Anyway, long story short, Roman Brotz died in the early 60s and the SABRE eventually was sold to David A. Morrisey of Chicago, Illinois.  He intended to take her to Florida, perhaps beyond, and use her as a charter yacht.

In September, 1963 (I don't recall the exact date) she stopped at Mackinac Island overnight on her way out of the lakes.  I was 18 at the time (I guess I should mention I am a native Mackinac Island resident) and I walked down to the yacht dock to take a look at her, off-handedly asking if they needed a crewmember since I wasn't doing anything and learned that they did. 
The trip took us down Lake Huron with stops at Alpena, Port Huron, Detroit, Amherstburg, Ontario, through the Welland Canal to Toronto, where we spent some time.  From Toronto she was sailed across Lake Ontario (where we ran aground on Picton Reef, just off Picton, Ontario.  The Canadian Coast Guard Cutter Relay came out and pulled us off and we continued on to Kingston, Ontario where her masts were memoved.  She thenn went to Oswego, NY and down the Oswego Barge Canal to City Island New York, where I left her on November 22, 1963, a day that is etched in my m ind forever.

I lost track of her at City Island.  I later heard that Morrisey had run out of money and she was abandoned.  I know she is no longer listed in Merchant Vessels of the Uited States.

If anyone else finds out where she is I would love to know.

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SNagy
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« Reply #7 on: October 22, 2009, 05:23:27 am »

We at the Herrershoff Registry (http://www.herreshoffregistry.org) have been trying to determine the whereabouts or fate of Istalena.  The latest is that in about 1970 she was stolen from a marina in New London and not heard from since.  A few days after the theft, a boat sank off Cape Hatteras.  The Coast Guard rescued the crew, but could not find out from that what boat they were on.  Hmmm.
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sonosail
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« Reply #8 on: October 22, 2009, 01:43:45 pm »

We at the Herrershoff Registry (http://www.herreshoffregistry.org) have been trying to determine the whereabouts or fate of Istalena.  The latest is that in about 1970 she was stolen from a marina in New London and not heard from since.  A few days after the theft, a boat sank off Cape Hatteras.  The Coast Guard rescued the crew, but could not find out from that what boat they were on.  Hmmm.
Not  a cause for optimism. Such a fabulous looking boat.  As far as the 'theft', ... would such a yacht be insurable?  If so, I would suspect some kind of insurance scam. I'm wondering how difficult it would be to find the last owner through insurance records.

I'm so intrigued by the whole 'Atlantic' recreation. Just so amazed that someone would take this on. I keep checking back at their web site, since the launching, but it doesn't seem like anything else has happened for a while.  Just wondering if the guy could have run out of money!.

rb
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sonosail
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« Reply #9 on: January 19, 2010, 09:25:09 am »

I received an Email from the grand nephew of Roman Blotz, second to last owner of Istalena, (at this time called Sabre). According to him, the boat was wrecked in the late 1960's. I asked him if he had any more details. If I hear anything more, I'll post it here.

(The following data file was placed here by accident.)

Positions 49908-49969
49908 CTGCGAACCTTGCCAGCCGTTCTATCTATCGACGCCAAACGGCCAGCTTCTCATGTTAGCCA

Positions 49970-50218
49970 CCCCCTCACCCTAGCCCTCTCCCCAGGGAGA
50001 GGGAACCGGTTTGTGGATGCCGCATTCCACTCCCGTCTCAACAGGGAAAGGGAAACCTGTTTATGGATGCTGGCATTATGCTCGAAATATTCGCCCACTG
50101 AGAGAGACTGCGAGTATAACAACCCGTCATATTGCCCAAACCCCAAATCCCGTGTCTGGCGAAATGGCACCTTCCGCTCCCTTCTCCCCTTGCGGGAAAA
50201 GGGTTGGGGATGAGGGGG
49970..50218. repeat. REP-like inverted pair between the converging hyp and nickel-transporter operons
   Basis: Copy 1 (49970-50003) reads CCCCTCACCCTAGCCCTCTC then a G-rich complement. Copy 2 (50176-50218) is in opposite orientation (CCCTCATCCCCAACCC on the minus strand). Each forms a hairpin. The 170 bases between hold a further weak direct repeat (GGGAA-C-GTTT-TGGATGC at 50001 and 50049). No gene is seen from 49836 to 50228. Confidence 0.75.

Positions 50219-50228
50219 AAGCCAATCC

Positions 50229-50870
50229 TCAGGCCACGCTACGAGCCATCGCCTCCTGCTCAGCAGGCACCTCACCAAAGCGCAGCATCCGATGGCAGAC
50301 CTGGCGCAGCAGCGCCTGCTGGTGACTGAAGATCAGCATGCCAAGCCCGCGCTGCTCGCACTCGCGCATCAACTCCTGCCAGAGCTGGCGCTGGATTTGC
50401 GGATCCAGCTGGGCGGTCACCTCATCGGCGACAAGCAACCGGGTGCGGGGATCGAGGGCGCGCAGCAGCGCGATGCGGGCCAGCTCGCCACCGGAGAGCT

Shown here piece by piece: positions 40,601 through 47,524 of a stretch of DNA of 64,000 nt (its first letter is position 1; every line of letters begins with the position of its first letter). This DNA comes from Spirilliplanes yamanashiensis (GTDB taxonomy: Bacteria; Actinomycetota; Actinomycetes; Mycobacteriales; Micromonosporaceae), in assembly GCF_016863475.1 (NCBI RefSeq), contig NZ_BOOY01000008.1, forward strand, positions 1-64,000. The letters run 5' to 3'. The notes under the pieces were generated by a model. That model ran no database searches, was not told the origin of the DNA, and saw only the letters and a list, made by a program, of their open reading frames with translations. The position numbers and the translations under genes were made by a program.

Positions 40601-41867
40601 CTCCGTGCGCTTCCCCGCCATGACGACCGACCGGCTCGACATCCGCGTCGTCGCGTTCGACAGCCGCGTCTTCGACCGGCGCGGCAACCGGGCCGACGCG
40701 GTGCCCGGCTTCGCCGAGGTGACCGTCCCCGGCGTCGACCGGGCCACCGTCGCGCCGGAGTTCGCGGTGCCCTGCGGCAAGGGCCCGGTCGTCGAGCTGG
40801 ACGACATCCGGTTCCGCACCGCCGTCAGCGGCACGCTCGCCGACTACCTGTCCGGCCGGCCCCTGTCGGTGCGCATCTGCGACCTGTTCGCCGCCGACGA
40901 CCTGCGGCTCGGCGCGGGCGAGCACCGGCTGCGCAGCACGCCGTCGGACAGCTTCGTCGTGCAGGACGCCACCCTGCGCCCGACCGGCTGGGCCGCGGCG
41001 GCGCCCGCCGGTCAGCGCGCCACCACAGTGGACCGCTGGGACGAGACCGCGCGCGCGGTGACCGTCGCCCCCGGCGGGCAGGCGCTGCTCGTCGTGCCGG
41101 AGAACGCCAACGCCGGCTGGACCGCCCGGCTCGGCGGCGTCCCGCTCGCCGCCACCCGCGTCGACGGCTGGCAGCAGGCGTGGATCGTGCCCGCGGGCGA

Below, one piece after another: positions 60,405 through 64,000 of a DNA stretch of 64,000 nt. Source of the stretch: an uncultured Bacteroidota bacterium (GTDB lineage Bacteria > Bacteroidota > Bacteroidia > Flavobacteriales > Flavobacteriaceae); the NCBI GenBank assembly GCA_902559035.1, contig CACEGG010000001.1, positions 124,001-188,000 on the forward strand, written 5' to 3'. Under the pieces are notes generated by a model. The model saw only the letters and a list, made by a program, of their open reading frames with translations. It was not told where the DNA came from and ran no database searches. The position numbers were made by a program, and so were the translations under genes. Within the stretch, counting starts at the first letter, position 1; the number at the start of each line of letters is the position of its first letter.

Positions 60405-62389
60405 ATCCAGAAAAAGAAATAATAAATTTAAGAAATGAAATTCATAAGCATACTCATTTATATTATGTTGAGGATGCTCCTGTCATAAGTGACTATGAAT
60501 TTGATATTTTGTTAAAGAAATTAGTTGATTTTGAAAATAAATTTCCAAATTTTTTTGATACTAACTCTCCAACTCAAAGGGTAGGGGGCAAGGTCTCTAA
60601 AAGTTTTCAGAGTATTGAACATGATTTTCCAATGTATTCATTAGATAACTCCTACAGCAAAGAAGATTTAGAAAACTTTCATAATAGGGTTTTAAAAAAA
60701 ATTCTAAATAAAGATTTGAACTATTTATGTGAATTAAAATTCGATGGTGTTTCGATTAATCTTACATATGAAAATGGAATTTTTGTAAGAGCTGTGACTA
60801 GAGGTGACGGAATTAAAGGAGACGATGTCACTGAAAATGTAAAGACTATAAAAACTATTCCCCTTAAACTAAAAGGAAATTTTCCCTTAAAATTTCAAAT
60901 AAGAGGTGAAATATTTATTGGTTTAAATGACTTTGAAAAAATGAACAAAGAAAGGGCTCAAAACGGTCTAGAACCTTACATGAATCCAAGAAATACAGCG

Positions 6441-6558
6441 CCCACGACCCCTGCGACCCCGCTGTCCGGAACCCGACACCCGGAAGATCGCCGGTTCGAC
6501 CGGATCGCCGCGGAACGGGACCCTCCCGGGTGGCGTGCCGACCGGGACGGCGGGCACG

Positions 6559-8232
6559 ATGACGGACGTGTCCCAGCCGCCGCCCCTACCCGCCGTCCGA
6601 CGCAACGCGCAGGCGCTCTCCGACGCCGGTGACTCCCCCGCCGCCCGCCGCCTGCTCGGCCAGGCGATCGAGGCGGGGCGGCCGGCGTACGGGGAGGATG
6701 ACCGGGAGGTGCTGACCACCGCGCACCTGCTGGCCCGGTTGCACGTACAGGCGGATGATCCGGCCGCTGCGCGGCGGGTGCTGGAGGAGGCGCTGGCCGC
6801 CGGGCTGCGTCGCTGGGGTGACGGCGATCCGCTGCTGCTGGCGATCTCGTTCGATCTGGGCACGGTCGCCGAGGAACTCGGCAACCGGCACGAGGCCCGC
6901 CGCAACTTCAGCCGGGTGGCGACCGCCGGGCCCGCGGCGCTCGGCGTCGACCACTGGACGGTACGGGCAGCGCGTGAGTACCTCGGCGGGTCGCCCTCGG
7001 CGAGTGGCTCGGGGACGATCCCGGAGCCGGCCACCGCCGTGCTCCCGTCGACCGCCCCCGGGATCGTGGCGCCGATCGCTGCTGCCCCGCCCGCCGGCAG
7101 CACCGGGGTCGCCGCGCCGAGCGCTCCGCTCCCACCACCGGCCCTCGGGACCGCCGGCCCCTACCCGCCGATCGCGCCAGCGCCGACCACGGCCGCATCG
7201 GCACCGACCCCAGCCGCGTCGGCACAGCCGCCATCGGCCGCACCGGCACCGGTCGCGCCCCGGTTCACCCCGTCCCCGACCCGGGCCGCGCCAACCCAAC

Randy Browning
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John Dillon
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« Reply #10 on: March 08, 2016, 07:56:30 am »



I've been digging into the history of Istalena / Sabre while she was on Lake Michigan in the 40's and 50's.  Nice scale model of her as a yawl at the Sheboygan YC.
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sonosail
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« Reply #11 on: March 09, 2016, 07:58:58 am »

Wow!
Does the Herreshoff registry know about this?

rb
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John Dillon
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« Reply #12 on: March 10, 2016, 09:35:40 am »

Wow!
Does the Herreshoff registry know about this?

rb

Be honest, I don't know.  I started digging into this during some research I was doing on the Universal Q-Class boats that were in Milwaukee during that time and I ran into this background on Istalena by chance.  Istalena is like much of the Q Class history.....once the boats hit Lake Michigan there was not much of their history that was shared.  I can say there is substantial history that has been retained, albeit locally.  I've been in touch with the Nordberg family who brought her to Milwaukee and also some of her old crew while in Sheboygan.  The Nordberg family has told me Bruno had a private photographer onboard, so there must be some good photos.  I have some that I will share on this forum.  Sheboygan YC also has some great memorabilia that I've photographed.

I believe there is an interest with both parties to document the history of Istalena.  If you can offer suggestions as to where the info should go that would be great.  It also seems as if the info should also go to the Herreshoff Museum.  Your thoughts would be appreciated.
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John Dillon
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« Reply #13 on: March 10, 2016, 09:44:50 am »



Here is one of the photos I received from the Nordberg Family. 
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John Dillon
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« Reply #14 on: March 10, 2016, 10:04:07 am »



Here is one when she was converted to a yawl.  She would have been owned by Roman Brotz and moored in Sheboygan at that time.